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On April 3rd, 2003, three men robbed a Houston check cashing store, shooting and killing the clerk, Alfreda Jones, as well as the responding officer, Charles Clarke. An eyewitness saw the men flee to a local housing project. Two of them in the shop class clasping Elijah Zubair were soon identified and arrested, but they protected the third man by pointing the finger at Duane Brown. The Sean CLASP cut a deal for his testimony against Duane, and a second eyewitness was coerced into supporting that testimony.
But Duane, was that his girlfriend, Erica Dockery's apartment at the time of the crime, he had called her at her workplace on the apartment's landline. And Erica corroborated that story. The prosecutors soon charged Erica Dockery with perjury for her grand jury testimony, sending her to jail for four months away from her kids and causing her to eventually start telling the story that he wanted to hear with no more alibi witnesses and no phone records presented at trial to corroborate his story.
Duane, a man they knew was innocent, was sent to death row. This is wrongful conviction with Jason. Welcome back to Wrongful Conviction with Jason Flom, you're about to hear the story of Duane Brown. This case involves an innocent man sentenced to death, a district attorney who knew he was innocent before he prosecuted. And witnesses that were coerced is too light of a term. With us today to tell the story is the man who is primarily responsible for getting him out.
Brian Stoller's welcome to wrongful conviction. Hey, thank you so much for having me. And of course, saving the best for last. We have the man himself, Duane Brown. Thank you for being here and welcome to the wrongful conviction. Thank you. Thank you for having me. And sorry for everything that you had to go through to get here, to be here. But I'm so happy that you're free today. So let's go back to the beginning.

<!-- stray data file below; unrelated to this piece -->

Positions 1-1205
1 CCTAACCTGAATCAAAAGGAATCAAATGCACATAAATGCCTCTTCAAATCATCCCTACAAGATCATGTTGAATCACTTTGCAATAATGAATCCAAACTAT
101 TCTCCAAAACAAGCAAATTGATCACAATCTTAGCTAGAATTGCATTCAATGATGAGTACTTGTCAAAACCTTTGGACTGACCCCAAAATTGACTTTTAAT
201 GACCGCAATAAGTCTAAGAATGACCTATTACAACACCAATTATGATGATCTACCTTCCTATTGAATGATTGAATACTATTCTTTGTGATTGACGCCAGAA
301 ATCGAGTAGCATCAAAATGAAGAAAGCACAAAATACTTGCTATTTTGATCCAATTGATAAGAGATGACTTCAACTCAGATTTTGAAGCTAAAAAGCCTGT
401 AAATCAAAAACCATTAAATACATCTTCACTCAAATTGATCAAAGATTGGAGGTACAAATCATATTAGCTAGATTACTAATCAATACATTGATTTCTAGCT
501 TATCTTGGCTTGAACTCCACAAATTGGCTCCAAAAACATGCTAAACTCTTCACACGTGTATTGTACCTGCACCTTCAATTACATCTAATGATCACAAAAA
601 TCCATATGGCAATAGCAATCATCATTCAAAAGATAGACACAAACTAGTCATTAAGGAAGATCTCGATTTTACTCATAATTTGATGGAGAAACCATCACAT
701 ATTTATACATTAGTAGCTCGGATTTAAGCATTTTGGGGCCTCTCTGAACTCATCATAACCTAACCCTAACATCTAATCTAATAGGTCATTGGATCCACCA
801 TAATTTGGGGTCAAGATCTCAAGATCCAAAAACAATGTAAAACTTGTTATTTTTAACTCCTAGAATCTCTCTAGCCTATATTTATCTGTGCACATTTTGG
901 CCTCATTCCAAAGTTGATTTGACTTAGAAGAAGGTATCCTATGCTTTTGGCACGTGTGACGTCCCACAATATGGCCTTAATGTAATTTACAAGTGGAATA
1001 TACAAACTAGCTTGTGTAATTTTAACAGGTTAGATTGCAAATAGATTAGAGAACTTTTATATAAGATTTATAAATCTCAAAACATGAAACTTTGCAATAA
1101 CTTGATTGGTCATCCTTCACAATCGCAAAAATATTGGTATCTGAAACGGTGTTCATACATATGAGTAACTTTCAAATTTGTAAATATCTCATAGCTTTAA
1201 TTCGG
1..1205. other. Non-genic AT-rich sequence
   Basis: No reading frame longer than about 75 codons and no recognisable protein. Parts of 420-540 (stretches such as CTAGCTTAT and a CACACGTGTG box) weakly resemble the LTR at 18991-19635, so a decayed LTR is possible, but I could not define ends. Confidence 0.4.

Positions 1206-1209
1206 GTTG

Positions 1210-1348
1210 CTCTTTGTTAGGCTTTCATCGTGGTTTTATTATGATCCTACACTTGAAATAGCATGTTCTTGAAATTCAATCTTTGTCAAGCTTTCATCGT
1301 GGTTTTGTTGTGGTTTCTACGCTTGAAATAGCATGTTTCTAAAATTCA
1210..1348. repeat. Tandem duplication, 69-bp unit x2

Where did you grow up and what was your life like before this this tragedy happened that you ended up being falsely blamed for?
When I grew up back in Texas and Louisiana. But I mean, the state of Louisiana out here is just street country. You know, it's a lot of fun, if you like, being out in open. That's where I live and. OK, and Brian, can you take us back to the crime and how the hell Duane ever got his name thrown into the mix when it should have been clear to everyone that he was and could not have been a part of this scenario?
On April 3rd, two thousand three three men robbed a Houston check cashing store in south Houston called ACE America's Cash Express. There was an inside job, someone who worked there. So there was going to be three hundred thousand bucks, a huge drop of money. So people were conspiring to steal it. Three men went to go rob it. And the clerk who was there that day turned out to not be the woman who gave him the inside tip.
She got cold feet, decided she didn't want to be there. So a woman named Elfrida Jones, who had just had a baby. Twenty seven year old woman. And she opened the door. She got bum rush by one of the guys. They ask her to open the safe. She says, I have to call, let my boss know I'm here. She calls, but she uses the code for I'm being robbed as I'm opening store twenty four or something like that.
And that was code from being robbed. Officer Charles Clarke. Forty five year old decorated veteran of the Houston police force, almost on the verge of retirement, was nearby. They were towing cars for impound and he happened to be nearby. So he went to the scene and was murdered tragically. And Alfred Jones was murdered tragically. And the record driver who was with the cop had driven by the scene and saw three men rush out and the three men went to a housing complex, got rid of some clothes and tried to get out of town.